Hagrid constitutes as a woobie- forever a bit of an outcast, loses his mother and his father before he's 16, gets expelled unjustly, and supposedly never even gets together with Madame Maxime. He got sent to Azkaban for several months simply because the government wanted to look like they were doing something, and he was a suspect.
Dumbledore is a near woobie. Loses most of his family early on, then one of his best friends/crush turns out to be a real monster, and is basically isolated by his intelligence for a century and a half until he is killed after being tortured by drinking a toxic potion. One that forces him to relive all his worst memories.
Moaning Myrtle. Killed by a monster, constantly bullied before and after death and forced to haunt the bathrooms forever. And no-one could ever hug her, because they'd just go right through her.
She is somewhat better off later in the series...
Pius Thicknesse. Under the Imperius Curse throughout his term as Minister of Magic. Imagine achieving your lifelong dream only to be Not Yourself and a Mind Raped slave.
Draco Malfoy goes from Jerkass to Woobie in the sixth and seventh books. For the first five he's a solid Jerkass, but in the sixth he becomes a Death Eater. However it's pretty obvious that Voldemort is using him to get revenge on his father Lucius, and knows Draco will likely die trying to complete his "mission" which is to kill Dumbledore. Draco breaks down, but survives the mission thanks to Snape, but then his whole family is embarassed in the first chapter of the seventh book, he's forced to witness tortures and murders, and he's even forced to torture other people. One of his goons dies horribly in the Final Battle, and he nearly gets attacked by his fellow Death Eaters. It gets to the point where even Harry, who absolutely hated Draco for six books, starts to feel bad for him and wonders what sick crap Voldemort's going to put him through next. Draco definitely isn't a nice guy, but it's hard not to feel bad for him in the last book.
Merope Gaunt is probably the most pathetic character in the whole series. She only wanted to be loved and Mrs. Cole, whom she met in about the last ten minutes of her life, may well be the only person to ever treat her with anything resembling kindness. Her family abused her and the local townspeople thought she was a freak. Consider nearly everyone else on this page has at least someone they're friends with or is at least decent to them. Merope crossed the line by effectively date-raping Tom Riddle, Sr. into marrying her, but at that point you really couldn't blame her if she decided Humans Are Bastards and went on a murderous rampage.
Her son was more than happy to take up that particular task.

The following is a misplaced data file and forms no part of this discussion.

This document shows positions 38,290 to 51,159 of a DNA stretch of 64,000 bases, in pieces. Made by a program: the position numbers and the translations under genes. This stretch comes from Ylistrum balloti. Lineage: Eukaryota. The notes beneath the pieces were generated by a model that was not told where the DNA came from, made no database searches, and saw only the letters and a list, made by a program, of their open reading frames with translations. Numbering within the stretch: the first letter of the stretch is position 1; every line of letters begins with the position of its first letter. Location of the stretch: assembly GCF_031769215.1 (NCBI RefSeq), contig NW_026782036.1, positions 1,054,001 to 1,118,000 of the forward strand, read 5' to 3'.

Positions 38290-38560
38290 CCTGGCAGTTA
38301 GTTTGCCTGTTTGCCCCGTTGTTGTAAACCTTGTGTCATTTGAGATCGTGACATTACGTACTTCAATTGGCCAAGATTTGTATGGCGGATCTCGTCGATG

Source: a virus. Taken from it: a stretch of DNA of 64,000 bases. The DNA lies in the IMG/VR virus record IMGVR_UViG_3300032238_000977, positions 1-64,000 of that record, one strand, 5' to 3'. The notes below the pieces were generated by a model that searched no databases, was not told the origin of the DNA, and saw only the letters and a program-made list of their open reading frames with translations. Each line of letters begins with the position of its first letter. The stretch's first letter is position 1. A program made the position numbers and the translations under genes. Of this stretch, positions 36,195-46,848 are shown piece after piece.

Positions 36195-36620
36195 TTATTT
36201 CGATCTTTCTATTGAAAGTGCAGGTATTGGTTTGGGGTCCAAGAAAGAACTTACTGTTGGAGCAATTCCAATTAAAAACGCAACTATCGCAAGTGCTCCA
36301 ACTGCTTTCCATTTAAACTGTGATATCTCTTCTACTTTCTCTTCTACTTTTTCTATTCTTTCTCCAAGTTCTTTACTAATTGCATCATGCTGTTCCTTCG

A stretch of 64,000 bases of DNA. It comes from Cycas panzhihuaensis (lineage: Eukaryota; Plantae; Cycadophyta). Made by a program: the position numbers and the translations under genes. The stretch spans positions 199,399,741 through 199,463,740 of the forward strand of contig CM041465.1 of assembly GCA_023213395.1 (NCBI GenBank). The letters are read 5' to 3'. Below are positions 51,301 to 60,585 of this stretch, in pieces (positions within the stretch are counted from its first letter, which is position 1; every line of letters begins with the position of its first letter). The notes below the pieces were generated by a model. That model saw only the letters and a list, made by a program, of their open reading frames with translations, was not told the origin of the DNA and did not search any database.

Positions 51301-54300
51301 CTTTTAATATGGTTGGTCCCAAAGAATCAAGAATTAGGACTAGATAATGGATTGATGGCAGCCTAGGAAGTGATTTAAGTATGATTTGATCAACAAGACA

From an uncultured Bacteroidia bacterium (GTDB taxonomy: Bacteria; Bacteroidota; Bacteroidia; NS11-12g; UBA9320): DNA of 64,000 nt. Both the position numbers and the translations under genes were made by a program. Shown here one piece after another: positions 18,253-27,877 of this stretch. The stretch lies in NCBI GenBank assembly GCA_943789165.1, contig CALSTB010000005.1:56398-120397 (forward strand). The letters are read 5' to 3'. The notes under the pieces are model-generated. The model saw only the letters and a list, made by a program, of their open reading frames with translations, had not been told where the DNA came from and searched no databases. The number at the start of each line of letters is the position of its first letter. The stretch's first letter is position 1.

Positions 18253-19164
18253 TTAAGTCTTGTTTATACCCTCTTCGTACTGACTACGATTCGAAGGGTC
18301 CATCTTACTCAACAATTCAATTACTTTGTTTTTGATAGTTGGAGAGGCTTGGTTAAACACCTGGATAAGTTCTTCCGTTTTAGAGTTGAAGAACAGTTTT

An essay that further explores Merope's woobieness.
Subverted with Quirrell. The guy spends most of the book as prime woobie material - A smart but naive young professor who went off to experience the world... and was so traumatized by his experiences that he is constantly trembling and stuttering. Even worse, because of this he is mocked by his students, despite having a "brilliant mind". He also appears to be one of the kinder professors - at one point he 'rescues' Harry and his friends from Filch. The poor guy is even bullied later on by Snape. Of course, then we find out that it was an act and he was the villain all along. Wasted sympathy.
Another good subversion comes with Peter Pettigrew: In Prisoner of Azkaban, he was revealed to have been the least of the Marauders, physically and intellectually; even the teachers were harsh with him, something McGonagall admits regretting after he confronted Sirius Black and was killed by him. Subverted by the teensy little fact that he betrayed the Potters to Lord Voldemort, blasted apart a street filled with Muggles, and framed Sirius for both crimes. Oh, and uh, he wasn't dead. Also, he's a Dirty Coward and The Quisling, especially in Deathly Hallows.
George Weasley in the final book. First, his ear is cut off by a stray curse, then his twin, partner in crime, and best friend Fred is tragically killed in the final battle. He lives, but must go on physically and emotionally maimed for life.
Professor Trewlaney in OOTP. Harassed by colossal Jerk Ass Dolores Umbridge for no other reason than she has the authority to. Fired and humiliated in front of the entire school. Forced to leave her only home (though Dumbledore does help her out on the last one). Emma Thompson's performance borders on Tear Jerker.
Even Professor McGonagall who has criticized her subject again and again feels sad and comforts her.